If you’re looking for analysis on why China loved Jon Stewart’s digs at Kim Jong-un (above), head over to the Washington Post, where Max Fisher writes:
When the popular Chinese Web portal Sina posted an eight-minute segment from the show discussing the latest North Korean provocations, it racked up an astounding 2.8 million views and counting, as well as tens of thousands of comments, many of them praising the show. That appears to make it one of the most-watched “Daily Show” clips ever. It also raises questions about whether China’s flagging support for North Korea might reflect popular sentiment as well as Beijing’s own geopolitical calculus.
Otherwise, watch away first. We’ll wait. Here it is on Sina, for those of you whose Internet isn’t fast enough to stream Comedy Central:
The above, posted to Sina on April 4, is now at 3.3 million views. Jon Stewart and staff have noticed, and presented a follow-up (below) that has racked up nearly half a million views on Sina after less than a day. Here’s Fisher again explaining the show’s appeal to Chinese viewers:
Maybe it has to do with China’s restrictive media, which tend not to venture into the kind of cutting political satire that has made the show so popular at home. The population of young, urban, middle-class, Web-savvy Chinese is growing rapidly. They’re making the Chinese consumer market one of the world’s largest, snapping up luxury goods, watching foreign films and enrolling in prestigious American universities. It stands to reason that they’d also be interested in the sort of news coverage that so appeals to young, urban middle classes around the world. But they can’t get it from the Chinese media, so they have to go elsewhere.
Jon Stewart, in other words, seems to have stumbled upon one of the most underserved media markets in the world. He’s right: He, or someone, should be doing a China-focused “Daily Show.” Unfortunately, something as freely critical and openly mocking as “The Daily Show” is unlikely to get past China’s censors anytime soon.
Nor does it hurt that Stewart is funny, of course.
The latest clips. The cookie joke at the end is good.
It’s not just about the luxury and prestigious university markets that the Chinese consumers pervade, but it’s also about the real middle class of Chinese that are starting to see the real world – and China’s disconnect from it, with no thanks to The Party.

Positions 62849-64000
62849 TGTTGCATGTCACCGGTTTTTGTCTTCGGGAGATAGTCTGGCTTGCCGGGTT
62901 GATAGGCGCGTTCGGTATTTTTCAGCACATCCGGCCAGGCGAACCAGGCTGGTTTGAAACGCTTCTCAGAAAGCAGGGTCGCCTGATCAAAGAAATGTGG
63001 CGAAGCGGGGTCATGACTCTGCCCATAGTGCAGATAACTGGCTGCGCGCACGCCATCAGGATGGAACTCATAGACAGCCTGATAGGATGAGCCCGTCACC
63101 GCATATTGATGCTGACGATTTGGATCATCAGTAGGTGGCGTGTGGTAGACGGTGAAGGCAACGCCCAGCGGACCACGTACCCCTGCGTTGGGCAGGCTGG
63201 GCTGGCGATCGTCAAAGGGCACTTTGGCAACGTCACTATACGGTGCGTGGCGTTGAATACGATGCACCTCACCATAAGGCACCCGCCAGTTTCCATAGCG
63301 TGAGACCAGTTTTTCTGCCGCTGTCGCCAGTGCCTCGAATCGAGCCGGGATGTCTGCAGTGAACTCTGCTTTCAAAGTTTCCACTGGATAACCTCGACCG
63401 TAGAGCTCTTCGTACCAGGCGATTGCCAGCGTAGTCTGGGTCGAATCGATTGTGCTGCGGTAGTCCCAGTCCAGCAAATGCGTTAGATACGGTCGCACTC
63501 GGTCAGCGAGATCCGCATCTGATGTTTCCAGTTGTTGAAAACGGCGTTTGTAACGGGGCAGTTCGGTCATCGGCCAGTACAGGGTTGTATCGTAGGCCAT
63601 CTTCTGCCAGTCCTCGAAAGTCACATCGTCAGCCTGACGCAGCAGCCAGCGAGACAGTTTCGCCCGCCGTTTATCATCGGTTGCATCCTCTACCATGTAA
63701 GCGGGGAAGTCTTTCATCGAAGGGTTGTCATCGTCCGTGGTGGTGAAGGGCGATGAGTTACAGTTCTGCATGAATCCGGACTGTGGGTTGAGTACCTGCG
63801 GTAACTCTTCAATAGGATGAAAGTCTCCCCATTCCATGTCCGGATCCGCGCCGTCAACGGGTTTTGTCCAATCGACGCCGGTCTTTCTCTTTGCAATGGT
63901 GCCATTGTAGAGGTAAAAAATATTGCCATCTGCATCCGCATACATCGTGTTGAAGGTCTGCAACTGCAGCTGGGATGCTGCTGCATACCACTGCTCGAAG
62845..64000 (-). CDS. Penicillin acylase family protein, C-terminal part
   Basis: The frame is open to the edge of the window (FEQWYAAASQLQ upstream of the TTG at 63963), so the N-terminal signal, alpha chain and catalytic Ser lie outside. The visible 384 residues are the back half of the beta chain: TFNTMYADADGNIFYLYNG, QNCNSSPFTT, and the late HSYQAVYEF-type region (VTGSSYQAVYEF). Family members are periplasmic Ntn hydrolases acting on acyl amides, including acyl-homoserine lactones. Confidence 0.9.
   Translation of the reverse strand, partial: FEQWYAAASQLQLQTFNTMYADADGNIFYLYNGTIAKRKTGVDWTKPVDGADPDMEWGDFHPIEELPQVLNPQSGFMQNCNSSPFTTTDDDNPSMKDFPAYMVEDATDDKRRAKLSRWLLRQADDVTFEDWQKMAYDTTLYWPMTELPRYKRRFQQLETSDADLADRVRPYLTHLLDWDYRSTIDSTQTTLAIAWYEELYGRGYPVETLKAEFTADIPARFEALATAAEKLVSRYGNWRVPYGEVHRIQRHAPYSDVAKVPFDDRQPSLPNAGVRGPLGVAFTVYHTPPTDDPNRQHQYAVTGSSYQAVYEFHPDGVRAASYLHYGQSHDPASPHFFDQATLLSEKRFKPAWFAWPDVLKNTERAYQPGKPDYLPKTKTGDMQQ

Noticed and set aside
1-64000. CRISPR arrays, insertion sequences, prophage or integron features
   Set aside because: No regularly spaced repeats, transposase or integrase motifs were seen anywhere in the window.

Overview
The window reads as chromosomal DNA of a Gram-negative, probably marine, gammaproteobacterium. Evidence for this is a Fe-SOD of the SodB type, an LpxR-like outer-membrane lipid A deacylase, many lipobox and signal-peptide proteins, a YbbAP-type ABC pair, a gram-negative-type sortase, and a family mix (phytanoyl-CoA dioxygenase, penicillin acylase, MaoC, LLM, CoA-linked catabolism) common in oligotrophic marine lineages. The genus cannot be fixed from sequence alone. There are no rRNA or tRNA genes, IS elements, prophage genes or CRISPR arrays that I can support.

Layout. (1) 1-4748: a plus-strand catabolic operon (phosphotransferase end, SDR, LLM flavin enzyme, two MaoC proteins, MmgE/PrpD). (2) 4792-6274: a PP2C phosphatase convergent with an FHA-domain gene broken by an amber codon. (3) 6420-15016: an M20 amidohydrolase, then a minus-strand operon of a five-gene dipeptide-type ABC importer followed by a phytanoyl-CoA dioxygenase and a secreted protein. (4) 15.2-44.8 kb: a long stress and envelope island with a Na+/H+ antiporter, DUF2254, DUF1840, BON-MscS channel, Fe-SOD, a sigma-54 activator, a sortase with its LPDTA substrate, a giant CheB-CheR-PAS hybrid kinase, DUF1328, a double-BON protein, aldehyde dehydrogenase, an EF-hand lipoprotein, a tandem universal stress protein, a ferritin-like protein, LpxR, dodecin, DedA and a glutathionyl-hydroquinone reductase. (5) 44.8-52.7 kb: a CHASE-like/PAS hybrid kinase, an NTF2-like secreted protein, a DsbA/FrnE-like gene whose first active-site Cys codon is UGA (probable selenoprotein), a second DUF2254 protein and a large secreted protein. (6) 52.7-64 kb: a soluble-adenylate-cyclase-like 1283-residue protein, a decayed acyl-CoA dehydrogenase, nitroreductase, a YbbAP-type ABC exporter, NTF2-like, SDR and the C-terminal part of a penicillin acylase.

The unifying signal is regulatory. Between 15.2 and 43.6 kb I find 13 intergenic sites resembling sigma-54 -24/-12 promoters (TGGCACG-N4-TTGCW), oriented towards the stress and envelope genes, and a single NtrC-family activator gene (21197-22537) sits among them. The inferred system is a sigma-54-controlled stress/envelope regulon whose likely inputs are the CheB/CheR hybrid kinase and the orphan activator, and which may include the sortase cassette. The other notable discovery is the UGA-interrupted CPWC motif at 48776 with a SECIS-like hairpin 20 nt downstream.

“It also raises questions about whether China’s flagging support for North Korea might reflect popular sentiment”
Is there any doubt about that? I don’t think I’ve met anybody in China who was under the impression North Korea is anything less than a liability.
I’m Chinese, so I had to look up what a “fortune cookie” is.
They’re apparently an American thing. I’ve never seen them in China.
A colleague of mine at China Radio International tried to get a Daily Show-esque show off the ground. I edited the pilot. In the end it wasn’t allowed to move forward because a senior manager was afraid that political humor coming directly from the government, in essence, could be offensive to foreigners. This is around the time when that anti-Islam film Innocence of Muslims was released and created that shitstorm.
Had that same manager been in a better mood that day, perhaps that show would now exist. Or perhaps a more commercialized TV network in China may start that kind of show soon. The Post’s analysis doesn’t take into account people actually working in state media, and therefore can only rely on assumptions that aren’t completely accurate.
I’ve always said, the arm of censorship in China is directed more by capriciousness than an iron fist. I predict we will see the loosening of restrictions and the rise of these kinds of shows within the decade.
People who think Jon Stewart is “subversive” or a “threat to the status quo” are feeble-minded.
Chinese “soft power” will never escape its current shackles aping this kind of tripe
” I predict we will see the loosening of restrictions and the rise of these kinds of shows within the decade.”
You mean when it becomes several little countries or when they have a sense of humor surgically implanted up the asses of everyone involved in Chinese media?
Hopefully the latter.